We recently posited that it makes a lot of sense for small schools to outsource IT-intensive assets like their information systems. We think so not just because our service lets you do that, but because it really does save a small college a lot of time, money, and software migraines. And besides, colleges exist to educate, not build software. Small organizations—colleges and software companies, for instance—should stick to their core competencies. It's a key part of embracing constraints.
At Populi, our core competency is providing college management software as a service. We do one thing (though, that one thing does a lot of different things), and it would be foolish to spread ourselves thin designing other software or maintaining other services.
We know this firsthand. Back in the emsi days, a programmer built the first version of the Populi help system. It consisted simply of a custom search that scanned a hand-coded, wiki-style knowledge base.
This worked okay... for a little while. The search did only one thing—it searched—and it still required our maintenance. And writing in a wiki knowledge base was about as much fun as getting caned with a bamboo rod.
More importantly, when Populi got going as an independent company, we knew a lot more about our customer support needs. We needed not just a searchable knowledge base, but also a way to efficiently channel support requests, embed training videos, get support metrics—and make support comprehensible to our users.
Now, we could have devoted one of our developers to expanding our custom search to do these other tasks. But that would have been to the considerable detriment of Populi itself. So, jettisoning the custom approach, we signed up with Zendesk. While Zendesk costs money—money we watch go out the door every month—those are dollars well-spent:
- We don't have to divert people, time, and money away from Populi to build a support system.
- Zendesk has a great API, so it integrates seamlessly with Populi—better, even, than our in-house custom search did.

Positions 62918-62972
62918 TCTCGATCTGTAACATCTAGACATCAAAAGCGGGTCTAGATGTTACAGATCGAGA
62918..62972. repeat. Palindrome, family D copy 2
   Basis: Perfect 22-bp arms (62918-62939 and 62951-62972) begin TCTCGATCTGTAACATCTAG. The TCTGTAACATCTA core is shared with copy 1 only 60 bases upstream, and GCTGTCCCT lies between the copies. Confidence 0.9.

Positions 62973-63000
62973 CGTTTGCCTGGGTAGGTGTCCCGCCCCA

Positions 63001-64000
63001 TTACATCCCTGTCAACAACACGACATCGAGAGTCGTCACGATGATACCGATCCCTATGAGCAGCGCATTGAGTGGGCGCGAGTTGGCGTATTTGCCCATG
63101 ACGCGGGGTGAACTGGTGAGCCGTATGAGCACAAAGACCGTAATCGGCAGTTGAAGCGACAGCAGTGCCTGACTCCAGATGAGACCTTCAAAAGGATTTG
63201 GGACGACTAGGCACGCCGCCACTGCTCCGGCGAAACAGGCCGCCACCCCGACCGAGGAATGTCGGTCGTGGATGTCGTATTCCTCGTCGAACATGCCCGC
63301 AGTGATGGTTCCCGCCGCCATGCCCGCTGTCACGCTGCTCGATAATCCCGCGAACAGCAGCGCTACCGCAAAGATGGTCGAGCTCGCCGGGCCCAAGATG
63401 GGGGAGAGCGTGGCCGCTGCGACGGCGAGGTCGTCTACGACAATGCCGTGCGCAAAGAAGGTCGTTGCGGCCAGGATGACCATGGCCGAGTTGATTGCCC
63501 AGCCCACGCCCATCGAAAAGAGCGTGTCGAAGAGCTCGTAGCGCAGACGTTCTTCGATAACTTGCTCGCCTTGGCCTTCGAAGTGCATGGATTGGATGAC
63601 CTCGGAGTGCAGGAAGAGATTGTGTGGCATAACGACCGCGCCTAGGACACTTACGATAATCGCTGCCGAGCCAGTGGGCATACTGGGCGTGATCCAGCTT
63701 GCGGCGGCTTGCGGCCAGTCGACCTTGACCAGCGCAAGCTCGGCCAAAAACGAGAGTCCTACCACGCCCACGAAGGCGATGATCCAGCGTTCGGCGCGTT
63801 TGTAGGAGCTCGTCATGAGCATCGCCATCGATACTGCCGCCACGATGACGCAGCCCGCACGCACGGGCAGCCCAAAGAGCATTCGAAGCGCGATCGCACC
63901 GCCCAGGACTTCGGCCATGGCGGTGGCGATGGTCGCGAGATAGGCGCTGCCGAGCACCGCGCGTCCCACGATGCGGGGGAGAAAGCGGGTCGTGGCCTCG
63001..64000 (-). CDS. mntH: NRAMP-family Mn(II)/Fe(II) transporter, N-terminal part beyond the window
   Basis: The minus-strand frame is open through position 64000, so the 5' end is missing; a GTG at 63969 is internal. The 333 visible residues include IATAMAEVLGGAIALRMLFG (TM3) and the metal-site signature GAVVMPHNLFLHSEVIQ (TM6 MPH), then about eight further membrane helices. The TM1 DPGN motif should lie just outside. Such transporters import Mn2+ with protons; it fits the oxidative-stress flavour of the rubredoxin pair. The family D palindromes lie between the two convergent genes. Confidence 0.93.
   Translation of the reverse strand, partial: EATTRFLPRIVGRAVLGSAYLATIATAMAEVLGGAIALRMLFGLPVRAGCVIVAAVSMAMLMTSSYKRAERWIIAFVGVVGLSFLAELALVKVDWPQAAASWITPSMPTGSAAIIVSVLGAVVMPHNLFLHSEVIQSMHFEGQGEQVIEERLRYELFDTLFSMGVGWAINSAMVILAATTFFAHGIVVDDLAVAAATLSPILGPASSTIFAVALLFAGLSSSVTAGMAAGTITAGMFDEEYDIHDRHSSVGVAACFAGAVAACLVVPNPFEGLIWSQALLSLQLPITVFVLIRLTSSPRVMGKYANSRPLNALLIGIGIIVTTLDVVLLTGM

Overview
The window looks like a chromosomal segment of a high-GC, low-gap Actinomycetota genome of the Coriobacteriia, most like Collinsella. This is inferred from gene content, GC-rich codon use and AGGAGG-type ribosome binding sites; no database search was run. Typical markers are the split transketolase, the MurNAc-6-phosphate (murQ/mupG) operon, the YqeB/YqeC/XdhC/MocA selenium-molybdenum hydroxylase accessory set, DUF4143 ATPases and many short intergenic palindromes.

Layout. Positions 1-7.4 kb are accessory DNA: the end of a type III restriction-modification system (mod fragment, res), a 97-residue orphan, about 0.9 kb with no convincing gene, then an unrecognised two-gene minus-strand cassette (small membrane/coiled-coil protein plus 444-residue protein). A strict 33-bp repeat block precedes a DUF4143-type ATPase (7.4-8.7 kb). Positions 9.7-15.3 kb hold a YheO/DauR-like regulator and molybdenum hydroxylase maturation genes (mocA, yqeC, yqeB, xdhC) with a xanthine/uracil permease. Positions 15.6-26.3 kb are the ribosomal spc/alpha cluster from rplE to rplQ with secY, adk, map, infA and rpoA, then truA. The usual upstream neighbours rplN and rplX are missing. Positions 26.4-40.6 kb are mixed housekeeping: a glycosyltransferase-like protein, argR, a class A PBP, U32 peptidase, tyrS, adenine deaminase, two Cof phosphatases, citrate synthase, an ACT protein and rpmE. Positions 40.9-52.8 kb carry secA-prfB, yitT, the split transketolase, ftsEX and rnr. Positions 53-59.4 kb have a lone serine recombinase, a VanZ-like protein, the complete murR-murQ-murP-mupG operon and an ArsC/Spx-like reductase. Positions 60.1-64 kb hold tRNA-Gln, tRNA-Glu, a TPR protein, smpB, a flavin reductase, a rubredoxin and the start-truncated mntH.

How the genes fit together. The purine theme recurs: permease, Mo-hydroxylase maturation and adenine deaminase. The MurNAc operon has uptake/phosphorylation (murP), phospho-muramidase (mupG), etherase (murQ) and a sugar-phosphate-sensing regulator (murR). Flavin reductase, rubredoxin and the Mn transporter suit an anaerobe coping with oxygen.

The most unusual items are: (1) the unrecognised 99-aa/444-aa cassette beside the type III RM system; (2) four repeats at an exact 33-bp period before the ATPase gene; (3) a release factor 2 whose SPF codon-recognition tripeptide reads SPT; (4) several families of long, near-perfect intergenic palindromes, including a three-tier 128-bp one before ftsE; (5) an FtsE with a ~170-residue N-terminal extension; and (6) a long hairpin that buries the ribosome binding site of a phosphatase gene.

- Our customers get access to a great support tool—we believe Zendesk enhances the service we offer and helps us make good on some of our core company values.
- Zendesk provides updates and support for their software, helping us improve what we offer our customers with zero effort on our part.
We've also outsourced* our project management and related tasks to the folks at 37signals, our accounting to Xero, and our email to Google Apps. While none of these are customer-facing like Zendesk, they nevertheless help Populi run a lot more smoothly, which frees us up to do what we need to do. It's safe to say that we pretty much can't live without them.
Sometimes, however, we find ourselves going in-house after using other software. For instance, we once used Freshbooks for invoicing, but now we route our customers to our in-Populi payment system. Now, Freshbooks is a great product,** and it really fit the bill for a time. But the same things that drove us to outsource other things—reduced cost and a better experience for our customers—drove us, in this case, to roll our own:
- We were asking our customers to use Populi for their work, to view an invoice in Freshbooks, and make payment by yet some other means. This needed streamlining.
- We couldn't offer automatic payments—something that's expected of web-based software.
- We spent too much time manually creating invoices and troubleshooting problems; our new system cuts down on that, for instance, by showing you which students you were charged for.
- There was too much room for manual error; for instance, we had to re-enter invoice amounts into our online banking every month in order to do ACH drafts.
- The guts of the system were already there when we added online payments. It didn't take a lot of work to turn that into our own invoicing-and-payment system.
This post is subtitled, "Sticking to what you're good at"—both our use of Zendesk and our move away from Freshbooks were both done with this in mind. Zendesk makes Populi better by making it super-simple for our customers to get support. Scooting in-house for invoicing helped us simplify our customers' bill-paying experience, and gave us another opportunity to improve what we do.
In other words, we certainly don't preach outsourcing for outsourcing's sake. Outsource when it makes sense to—and, as we've already said, we think it makes sense for small schools to outsource their information systems (to us, hopefully!).
* Lemme just get this out of the way: when we say "outsourcing", we hope you know that we'll NEVER outsource development or support. Put another way, never outsource your core competencies!
** Our own Mark Ackerman says that Freshbooks "is nearly flawless."